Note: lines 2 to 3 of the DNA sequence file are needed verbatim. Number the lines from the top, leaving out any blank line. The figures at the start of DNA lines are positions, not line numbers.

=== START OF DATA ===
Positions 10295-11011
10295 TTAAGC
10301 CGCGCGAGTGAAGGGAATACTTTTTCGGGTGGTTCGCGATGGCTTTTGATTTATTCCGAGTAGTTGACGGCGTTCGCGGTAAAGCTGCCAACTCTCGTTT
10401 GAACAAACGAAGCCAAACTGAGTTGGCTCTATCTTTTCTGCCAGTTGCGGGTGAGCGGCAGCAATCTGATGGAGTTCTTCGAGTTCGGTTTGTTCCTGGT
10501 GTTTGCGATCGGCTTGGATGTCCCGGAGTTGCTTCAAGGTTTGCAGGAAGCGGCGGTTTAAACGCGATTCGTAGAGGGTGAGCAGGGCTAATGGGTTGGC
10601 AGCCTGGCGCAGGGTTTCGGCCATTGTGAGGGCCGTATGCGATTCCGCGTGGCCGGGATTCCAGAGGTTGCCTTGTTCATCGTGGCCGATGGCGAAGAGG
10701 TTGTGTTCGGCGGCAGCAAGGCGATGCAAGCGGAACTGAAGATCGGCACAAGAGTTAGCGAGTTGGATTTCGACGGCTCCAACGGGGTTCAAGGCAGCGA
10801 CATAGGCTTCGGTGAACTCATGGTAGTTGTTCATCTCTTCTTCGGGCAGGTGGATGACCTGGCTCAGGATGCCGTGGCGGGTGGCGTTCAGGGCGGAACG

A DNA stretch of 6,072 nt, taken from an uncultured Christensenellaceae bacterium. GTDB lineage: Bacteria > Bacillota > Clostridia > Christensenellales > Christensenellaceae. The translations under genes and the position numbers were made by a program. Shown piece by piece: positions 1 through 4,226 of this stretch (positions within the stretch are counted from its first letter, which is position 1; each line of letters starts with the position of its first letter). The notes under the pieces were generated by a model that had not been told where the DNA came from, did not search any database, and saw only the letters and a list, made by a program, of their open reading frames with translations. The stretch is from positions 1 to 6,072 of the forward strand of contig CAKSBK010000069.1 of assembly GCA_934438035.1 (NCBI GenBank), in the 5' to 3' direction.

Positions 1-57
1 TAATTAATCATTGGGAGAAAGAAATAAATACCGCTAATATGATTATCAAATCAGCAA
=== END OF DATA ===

10295 TTAAGC
10301 CGCGCGAGTGAAGGGAATACTTTTTCGGGTGGTTCGCGATGGCTTTTGATTTATTCCGAGTAGTTGACGGCGTTCGCGGTAAAGCTGCCAACTCTCGTTT